The composer’s son Peter depicts the opera an as allegory: “Bluebeard represents Man as a tragic figure: in fulfilling his nature, he must forego joy and satisfaction; he must suffer and make others suffer. Seeking truth, he is obliged to sacrifice happiness. Judith is woman as the embodiment of love. She loves Bluebeard because he is the essential Man, the unhappy seeker of uncompromising and joyless truth. She wants to redeem him, to reconcile him with life, to make him accept happiness.”
Bartok envisions his “drama” as a psychological exercise in alienation: Bluebeard’s music derives from pentatonic scales and folk idioms; Judith’s music remains chromatic and rife with romantic harmonies. They sing “to” or “at” each other for most of the opera; in duet only at the end, for a few measures. Bartok, who loves arch-forms, builds his scale from F-sharp so that it can ascend to a shattering C Major at the fifth door that reveals a fallen Nature. Judith herself sings a high C as her moment of epiphany. Then, the music descends to the darkness from which it sprang. The orchestral tissue, often in thirds, proceeds to depict the eerie glitter of Bluebeard’s possessions, with the brass and piccolos in whoops and shrieks. The harp and celesta illuminate he sodden jewels. The terror of unconfined, chthonian Nature comes in slow progressions by the large orchestra. The harp, celesta, winds and strings suggest the depth of the lake, which must be akin to Poe’s tarn from The Fall of the House of Usher.
Fischer-Dieskau and Seefried, from the outset, discourse in the manner of a hushed conspiracy. Bluebeard’s ice finds a restrained promise in Judith’s redeeming humanity, her vow to “warm this icy marble with my living body.” Judith will make the castle “glitter bright as gold,” a sign of Arcadian innocence, but the orchestra forecasts bitter annihilation. The “seven doors barred and bolted” must be thrown open, so light may enter, the miasma may be dispersed. Seefried’s shouts of “Open!” reverberate via the tympani as the beating of her nervous heart. Despite “sounds of anguish,” each of the doors successively yield to the keys Bluebeard puts into those “sweet blessed hands.” Each open door reveals the heart of darkness, the various stations of blood, and Fischer-Dieskau’s voice combines despair and ironic triumph. The beam of light from the gem-room rings with Wagner, as if Wotan reveals the sinful source of his treasure, the poisoned pearl in Steinbeck’s novel. The orchestral colors for the secret garden of Door Four invoke Holst and Brahms, but the sounds of fertility yield to the soil soaked in blood. Judith asks pertinently, “Who must bleed to feed your garden?”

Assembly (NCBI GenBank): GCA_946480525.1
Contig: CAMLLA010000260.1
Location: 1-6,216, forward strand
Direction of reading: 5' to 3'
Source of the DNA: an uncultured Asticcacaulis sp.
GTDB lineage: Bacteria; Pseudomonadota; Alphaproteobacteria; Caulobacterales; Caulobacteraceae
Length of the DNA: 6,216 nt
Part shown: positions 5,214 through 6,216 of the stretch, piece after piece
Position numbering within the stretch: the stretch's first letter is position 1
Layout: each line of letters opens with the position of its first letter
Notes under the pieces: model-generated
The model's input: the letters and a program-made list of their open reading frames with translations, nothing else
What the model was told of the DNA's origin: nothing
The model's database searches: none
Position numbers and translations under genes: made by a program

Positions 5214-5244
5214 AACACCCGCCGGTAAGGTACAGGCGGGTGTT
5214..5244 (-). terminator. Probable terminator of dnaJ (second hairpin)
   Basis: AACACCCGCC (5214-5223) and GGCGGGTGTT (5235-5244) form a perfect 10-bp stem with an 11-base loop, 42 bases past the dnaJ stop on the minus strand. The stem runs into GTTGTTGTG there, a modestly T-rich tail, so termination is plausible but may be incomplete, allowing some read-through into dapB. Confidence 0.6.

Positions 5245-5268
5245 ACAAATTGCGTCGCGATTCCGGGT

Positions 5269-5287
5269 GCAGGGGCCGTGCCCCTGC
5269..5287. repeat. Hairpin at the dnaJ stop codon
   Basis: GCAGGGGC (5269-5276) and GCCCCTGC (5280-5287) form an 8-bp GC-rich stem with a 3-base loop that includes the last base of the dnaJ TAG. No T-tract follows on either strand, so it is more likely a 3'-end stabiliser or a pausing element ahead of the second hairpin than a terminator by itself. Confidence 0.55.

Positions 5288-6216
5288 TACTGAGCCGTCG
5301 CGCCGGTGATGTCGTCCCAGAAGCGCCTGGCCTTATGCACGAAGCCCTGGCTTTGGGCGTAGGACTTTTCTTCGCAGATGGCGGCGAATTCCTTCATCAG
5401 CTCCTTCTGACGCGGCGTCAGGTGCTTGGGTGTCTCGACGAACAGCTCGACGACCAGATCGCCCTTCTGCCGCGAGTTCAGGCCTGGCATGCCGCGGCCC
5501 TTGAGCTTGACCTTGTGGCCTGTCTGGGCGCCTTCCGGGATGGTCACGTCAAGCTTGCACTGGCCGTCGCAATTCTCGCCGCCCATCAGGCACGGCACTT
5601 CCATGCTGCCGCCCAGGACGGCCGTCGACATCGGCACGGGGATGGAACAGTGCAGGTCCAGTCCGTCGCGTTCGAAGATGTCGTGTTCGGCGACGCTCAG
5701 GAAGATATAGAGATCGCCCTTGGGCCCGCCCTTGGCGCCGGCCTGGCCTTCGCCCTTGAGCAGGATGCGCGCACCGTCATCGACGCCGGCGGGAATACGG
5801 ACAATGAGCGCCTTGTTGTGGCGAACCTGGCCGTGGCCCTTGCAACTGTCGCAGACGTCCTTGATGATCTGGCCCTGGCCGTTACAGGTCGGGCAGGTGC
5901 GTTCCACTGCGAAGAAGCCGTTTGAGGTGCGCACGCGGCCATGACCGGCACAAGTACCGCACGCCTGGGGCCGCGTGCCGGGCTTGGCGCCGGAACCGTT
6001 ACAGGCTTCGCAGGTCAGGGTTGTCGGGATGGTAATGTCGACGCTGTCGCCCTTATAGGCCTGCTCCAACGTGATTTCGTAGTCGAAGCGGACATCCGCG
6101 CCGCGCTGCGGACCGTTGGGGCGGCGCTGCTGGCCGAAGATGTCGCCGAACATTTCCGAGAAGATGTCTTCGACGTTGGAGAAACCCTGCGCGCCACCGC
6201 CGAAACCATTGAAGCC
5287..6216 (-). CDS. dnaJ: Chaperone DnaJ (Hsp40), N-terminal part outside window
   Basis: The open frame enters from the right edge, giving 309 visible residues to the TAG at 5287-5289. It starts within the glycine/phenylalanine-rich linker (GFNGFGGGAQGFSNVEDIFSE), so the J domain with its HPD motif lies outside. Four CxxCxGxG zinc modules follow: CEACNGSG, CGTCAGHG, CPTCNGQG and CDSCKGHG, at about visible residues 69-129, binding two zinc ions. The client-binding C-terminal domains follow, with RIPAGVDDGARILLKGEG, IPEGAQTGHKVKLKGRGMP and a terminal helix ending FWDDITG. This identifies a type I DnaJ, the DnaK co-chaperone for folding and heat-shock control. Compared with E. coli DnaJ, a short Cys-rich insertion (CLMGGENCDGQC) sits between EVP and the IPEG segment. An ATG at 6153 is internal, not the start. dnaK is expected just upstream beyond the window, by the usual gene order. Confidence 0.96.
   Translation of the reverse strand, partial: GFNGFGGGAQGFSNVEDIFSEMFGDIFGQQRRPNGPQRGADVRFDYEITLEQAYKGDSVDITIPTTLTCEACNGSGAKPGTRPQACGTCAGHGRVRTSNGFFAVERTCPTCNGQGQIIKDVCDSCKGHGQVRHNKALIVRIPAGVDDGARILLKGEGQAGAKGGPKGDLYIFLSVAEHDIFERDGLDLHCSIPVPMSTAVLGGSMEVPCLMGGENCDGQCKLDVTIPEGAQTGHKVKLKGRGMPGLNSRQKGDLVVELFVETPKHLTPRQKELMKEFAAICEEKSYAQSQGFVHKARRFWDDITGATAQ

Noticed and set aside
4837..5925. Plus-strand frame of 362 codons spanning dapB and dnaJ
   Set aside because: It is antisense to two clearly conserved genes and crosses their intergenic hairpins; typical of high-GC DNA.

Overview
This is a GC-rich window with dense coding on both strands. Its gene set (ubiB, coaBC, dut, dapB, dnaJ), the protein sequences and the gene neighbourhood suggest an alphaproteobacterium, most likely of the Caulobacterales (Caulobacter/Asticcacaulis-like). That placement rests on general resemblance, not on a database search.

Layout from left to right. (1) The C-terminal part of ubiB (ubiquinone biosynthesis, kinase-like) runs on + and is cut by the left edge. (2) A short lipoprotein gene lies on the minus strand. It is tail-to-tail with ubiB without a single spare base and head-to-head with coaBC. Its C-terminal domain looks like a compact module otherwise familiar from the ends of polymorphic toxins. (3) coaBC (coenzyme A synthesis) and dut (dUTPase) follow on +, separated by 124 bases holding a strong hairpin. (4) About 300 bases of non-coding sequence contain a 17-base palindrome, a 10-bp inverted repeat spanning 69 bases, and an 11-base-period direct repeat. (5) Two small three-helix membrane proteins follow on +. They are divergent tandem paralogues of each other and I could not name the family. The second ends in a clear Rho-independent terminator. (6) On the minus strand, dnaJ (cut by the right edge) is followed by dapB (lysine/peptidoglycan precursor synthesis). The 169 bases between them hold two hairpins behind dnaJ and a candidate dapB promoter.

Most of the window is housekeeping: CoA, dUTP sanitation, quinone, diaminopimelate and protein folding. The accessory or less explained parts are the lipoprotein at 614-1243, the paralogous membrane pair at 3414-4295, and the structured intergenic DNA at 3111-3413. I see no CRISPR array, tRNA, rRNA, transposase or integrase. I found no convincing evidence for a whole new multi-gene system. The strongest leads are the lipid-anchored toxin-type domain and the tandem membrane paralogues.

If only Judith could be content at the Fifth Door, Valhalla would endure a blessed place. Judith’s willful refusal – a kind of rage that Seefried characterizes as a frenzy that will soon transform to panic – to let love become subservient to any injunction assumes the character of hubris: we might compare Judith’s will to the intrepid Antigone of Greek tragedy, obedient only to her own construct of love and duty. A “lake of silver tears” confronts her. Using her sexuality as a prod, Judith entreats Bluebeard to open the final door. Bluebeard’s constant admonition, “Ask me no questions” begins to resemble Wagner’s Lohengrin, who demands that Elsa accept him and love him as he appears to himself. The Seventh Door holds the truth of those “cruel rumors” of Bluebeard’s former loves. Now, having witnessed the fate of three of her predecessors, Judith as Persephone may glean the harvest of Hades’ kingdom; Judith as Psyche now fully comprehends the nature of her mysterious Eros. Judith shall be Queen of Night, as if Bartok were himself invoking some dark reversal of Mozart’s alchemy, now stripped of its Masonic optimism. Bartok, of course, worshipped Beethoven, and each completed one opera devoted to the theme of a love unto death. Whose vision proves to be the more true?